Pinning names to the medals
I read with great interest on page 98 in the May issue of your magazine the many daring exploits of Captain Adolphus Richard (Dick) Cooper, the late father of reader Pat Hews, who I hope will be encouraged to write a book about him. I can’t think of anyone with such an amazing military career in the service of two ccountries spread over bboth world wars.
As a reminder to rreaders, Dick Cooper, wwho was fluent in seeven languages, was suuccessively in the Frrench Foreign Legion at ththe age of 16 during the Gallipoli campaign of 1915, a Gunner with the British artillery in France during the latter part of the First World War, later a merchant seaman, who then rejoined the French Foreign Legion between the wars. When the Second World War broke out he became an honorary Captain in the British SOE (Special Operations Executive) as an agent behind enemy lines in North Africa, was captured and a PoW in enemy-occupied France, later escaping with help from the French Resistance, then after medical treatment in Britain he was back as a British secret agent behind enemy lines in Sicily and Italy during the final years of the Second World War.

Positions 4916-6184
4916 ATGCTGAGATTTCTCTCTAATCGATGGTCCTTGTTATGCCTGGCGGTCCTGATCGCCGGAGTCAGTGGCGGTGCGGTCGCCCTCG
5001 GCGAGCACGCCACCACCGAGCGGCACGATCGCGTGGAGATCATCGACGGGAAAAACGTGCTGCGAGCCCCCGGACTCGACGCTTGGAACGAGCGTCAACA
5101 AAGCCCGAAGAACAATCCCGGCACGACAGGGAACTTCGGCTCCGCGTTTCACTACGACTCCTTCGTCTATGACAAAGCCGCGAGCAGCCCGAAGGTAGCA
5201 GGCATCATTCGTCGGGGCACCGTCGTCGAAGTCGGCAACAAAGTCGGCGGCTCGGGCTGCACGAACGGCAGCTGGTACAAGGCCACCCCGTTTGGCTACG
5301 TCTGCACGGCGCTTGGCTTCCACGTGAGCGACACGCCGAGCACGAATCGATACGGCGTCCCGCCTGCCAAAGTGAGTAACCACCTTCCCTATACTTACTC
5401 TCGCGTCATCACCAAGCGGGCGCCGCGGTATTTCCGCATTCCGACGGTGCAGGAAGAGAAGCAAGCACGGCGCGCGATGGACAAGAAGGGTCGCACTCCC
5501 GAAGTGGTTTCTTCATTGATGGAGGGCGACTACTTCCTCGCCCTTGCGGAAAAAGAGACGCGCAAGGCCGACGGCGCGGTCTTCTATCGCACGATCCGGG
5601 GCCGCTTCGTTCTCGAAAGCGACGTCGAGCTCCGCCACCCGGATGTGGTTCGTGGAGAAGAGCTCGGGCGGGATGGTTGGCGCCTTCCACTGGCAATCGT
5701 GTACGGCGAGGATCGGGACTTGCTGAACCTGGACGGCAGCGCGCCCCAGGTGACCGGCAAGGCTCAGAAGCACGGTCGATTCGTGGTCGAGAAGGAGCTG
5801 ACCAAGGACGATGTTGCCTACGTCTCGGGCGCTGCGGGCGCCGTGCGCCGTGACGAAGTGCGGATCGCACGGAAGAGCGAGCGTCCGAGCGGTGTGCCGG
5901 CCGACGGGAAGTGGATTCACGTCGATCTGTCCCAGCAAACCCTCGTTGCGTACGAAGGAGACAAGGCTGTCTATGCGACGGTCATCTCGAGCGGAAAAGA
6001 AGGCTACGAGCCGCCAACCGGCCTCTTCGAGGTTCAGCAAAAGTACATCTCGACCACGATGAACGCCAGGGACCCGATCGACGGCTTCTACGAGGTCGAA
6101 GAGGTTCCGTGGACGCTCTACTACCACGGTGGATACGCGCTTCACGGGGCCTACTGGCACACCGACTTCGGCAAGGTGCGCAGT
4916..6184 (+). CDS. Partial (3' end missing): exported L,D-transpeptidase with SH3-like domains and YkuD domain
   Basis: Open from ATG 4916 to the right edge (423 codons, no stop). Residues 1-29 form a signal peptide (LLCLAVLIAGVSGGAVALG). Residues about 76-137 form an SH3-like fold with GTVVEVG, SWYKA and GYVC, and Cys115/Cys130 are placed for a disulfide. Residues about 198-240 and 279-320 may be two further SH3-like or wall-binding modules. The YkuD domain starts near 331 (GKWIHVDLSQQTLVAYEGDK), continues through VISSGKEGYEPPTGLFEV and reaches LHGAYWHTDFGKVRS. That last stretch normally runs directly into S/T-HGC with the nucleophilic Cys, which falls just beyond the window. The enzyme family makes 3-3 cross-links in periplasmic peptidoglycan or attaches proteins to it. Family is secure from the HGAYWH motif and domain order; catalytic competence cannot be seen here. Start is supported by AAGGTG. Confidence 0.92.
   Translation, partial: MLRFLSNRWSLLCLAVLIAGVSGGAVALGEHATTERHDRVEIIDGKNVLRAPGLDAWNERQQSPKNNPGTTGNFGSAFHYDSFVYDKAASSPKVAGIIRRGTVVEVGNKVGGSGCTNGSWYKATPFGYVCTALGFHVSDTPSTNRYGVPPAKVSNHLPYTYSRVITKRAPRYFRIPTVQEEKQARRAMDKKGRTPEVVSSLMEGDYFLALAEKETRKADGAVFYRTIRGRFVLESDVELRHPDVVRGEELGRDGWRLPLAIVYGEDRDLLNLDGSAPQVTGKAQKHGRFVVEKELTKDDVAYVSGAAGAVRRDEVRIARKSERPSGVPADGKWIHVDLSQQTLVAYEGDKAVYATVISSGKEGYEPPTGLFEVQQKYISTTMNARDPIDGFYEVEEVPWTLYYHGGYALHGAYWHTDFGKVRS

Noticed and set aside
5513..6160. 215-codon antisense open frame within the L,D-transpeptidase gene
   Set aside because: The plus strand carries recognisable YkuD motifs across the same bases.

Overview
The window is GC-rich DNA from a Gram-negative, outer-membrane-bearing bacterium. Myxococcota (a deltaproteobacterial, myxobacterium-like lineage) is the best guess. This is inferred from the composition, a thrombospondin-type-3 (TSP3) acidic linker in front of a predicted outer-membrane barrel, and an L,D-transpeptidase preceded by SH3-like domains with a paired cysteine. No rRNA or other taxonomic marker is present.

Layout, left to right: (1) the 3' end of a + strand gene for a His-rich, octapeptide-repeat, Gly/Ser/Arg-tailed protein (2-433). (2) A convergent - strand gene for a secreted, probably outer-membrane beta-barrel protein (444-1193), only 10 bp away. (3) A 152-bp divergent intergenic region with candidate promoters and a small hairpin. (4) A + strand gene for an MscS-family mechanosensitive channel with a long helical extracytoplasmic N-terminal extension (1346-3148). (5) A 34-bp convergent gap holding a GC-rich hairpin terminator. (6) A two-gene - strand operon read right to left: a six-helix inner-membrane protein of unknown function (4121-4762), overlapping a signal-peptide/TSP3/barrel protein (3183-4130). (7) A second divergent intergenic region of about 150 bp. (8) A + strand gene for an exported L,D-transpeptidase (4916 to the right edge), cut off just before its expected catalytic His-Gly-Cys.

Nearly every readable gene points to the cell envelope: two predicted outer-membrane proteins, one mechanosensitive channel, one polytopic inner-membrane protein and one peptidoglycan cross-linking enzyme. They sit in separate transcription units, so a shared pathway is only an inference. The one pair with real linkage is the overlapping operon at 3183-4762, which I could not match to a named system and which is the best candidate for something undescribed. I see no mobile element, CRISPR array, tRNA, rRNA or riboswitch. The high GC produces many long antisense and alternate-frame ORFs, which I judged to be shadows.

Being fascinated with medals from an early age, I was keen to identify the 13 ribbons displayed on Dick Cooper’s chest in his portrait and trust that I’ve got them correct for the benefit of other readers. However, I invite Pat to correct me on any instances where I’m mistaken. So here goes, from top to bottom...
British War Medal 1914-20 (Br); 1939-45 Star (Br); Africa Star (WW2 Br); Italy Star (WW2 Br); 1939-45 War Medal (Br); Croix de Guerre with Silver Star for